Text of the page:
Berlusconi might yet return to lead PDL party in next Italian election
He hasn’t gone away, you know, as word has it that Silvio Berlusconi may re-enter politics
“SO BERLUSCONI will be back on the pitch for 2013, will he? Now which pitch would that be, San Siro?”
Reports this week that former prime minister Silvio Berlusconi wants to return to lead his People of Freedom (PDL) party at next year’s general election has not been met with total approval.
The above comment came from Berlusconi’s former long-time ally, Northern League leader Roberto Maroni. Others were less diplomatic, with senior Democratic Party figure Stefano Fassina, describing it as “bad news for Italy”.
Media commentators have been speculating for weeks that Berlusconi (76) is itching to get back into the forefront of the political fray. Less than eight months ago, with Italy apparently on the brink of collapse, he had reluctantly agreed to step down as prime minister to make way for the “technocrat”, Mario Monti.
Many would argue that Berlusconi’s governance over the last decade, eight years of which he was in the prime minister’s office, was a major factor in the Italian crisis.
Commentators have said one of the trump cards used by Monti at that dramatic, Brussels summit earlier this month was the threat that if his EU partners did not agree to measures to calm tensions in the debt market, then it could compromise his “technocratic” government and even pave the way for a return of Berlusconi.
That threat reportedly caused minds to focus.
So why should he want to return? As memorably remarked by former prime minister Giulio Andreotti many years ago, being in power weighs heavily but being out of power is much worse, all the more so if you only make headlines these days because of your alleged involvement in an underage “bunga, bunga” sex scandal.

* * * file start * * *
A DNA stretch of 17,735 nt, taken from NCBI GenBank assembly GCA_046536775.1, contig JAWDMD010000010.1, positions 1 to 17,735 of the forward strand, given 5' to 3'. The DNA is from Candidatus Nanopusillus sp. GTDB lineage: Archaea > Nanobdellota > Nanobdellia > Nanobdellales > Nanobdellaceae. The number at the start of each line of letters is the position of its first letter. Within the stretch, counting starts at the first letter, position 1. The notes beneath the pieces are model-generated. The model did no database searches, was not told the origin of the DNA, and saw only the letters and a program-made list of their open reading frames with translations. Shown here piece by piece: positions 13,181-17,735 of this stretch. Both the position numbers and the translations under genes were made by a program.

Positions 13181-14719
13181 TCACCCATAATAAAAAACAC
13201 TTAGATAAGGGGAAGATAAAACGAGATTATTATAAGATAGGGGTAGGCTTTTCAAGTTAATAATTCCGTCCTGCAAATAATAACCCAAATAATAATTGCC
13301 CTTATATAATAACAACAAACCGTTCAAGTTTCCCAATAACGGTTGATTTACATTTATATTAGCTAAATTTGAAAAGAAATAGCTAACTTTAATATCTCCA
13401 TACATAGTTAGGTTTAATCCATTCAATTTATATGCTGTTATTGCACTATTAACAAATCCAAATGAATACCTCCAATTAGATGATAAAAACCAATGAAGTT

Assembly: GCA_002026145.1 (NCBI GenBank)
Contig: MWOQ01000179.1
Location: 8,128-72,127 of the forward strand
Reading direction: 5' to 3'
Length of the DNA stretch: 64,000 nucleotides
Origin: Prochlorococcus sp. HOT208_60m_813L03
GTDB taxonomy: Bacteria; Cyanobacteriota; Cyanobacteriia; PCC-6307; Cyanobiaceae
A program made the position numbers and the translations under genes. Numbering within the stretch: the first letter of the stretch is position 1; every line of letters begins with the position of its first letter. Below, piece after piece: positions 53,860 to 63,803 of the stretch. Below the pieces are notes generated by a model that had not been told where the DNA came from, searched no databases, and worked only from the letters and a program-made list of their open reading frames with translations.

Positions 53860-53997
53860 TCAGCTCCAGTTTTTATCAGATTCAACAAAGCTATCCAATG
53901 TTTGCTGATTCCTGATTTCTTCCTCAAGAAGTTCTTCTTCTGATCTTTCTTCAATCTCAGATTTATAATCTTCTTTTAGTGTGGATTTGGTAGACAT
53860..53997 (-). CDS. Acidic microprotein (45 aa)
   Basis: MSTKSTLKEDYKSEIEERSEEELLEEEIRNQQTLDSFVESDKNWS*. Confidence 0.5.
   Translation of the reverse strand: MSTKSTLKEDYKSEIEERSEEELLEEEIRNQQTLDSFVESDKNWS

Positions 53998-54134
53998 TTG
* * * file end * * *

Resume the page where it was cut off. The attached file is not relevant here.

Given that just months ago, Berlusconi had made much of handing over the PDL party to his “dauphin”, Angelino Alfano, many pointed to the apparent volte face. La Repubblica commented: “In his total unreliability, Mr Berlusconi remains completely predictable.”
Italy of Values leader Antonio Di Pietro, however, had another more cynical reading, saying this week: “It’s obvious that he still has a few matters he needs to sort out . . .”
Indeed, his commercial interests may provide the most logical explanation for his intended return. In particular, his Mediaset TV empire continues to feel the pinch, with shares in May hitting their lowest rating since their 1996 listing while the net profit of €103 million for the first quarter in 2012 was down by 85 per cent.
The fact that the Monti government this week nominated a former Bank of Italy figure, Anna Maria Tarantola, chairwoman of state broadcaster RAI may be giving Berlusconi pause for thought. While he was in office, there was always the sensation that he appointed political lackeys to key positions in RAI to render his major TV rival less effective.
While there seems little or no chance of Berlusconi winning anything like the 37.4 per cent of the vote he returned in 2008, he could settle for far less.
With electoral reform proposals before parliament, many believe he will opt for a new proportional representation system (without majority bonus seats) which, de facto, would mean that no single party or alliance would win the 2013 election, paving the way for another broad-based coalition, not dissimilar to the Monti government of PDL-PD-UDC forces.
In such a context, Berlusconi might hope to pick up a 20 per cent vote that would give him a large say in any forthcoming government.
Whichever way it goes, we may not have seen the last of Mr B just yet.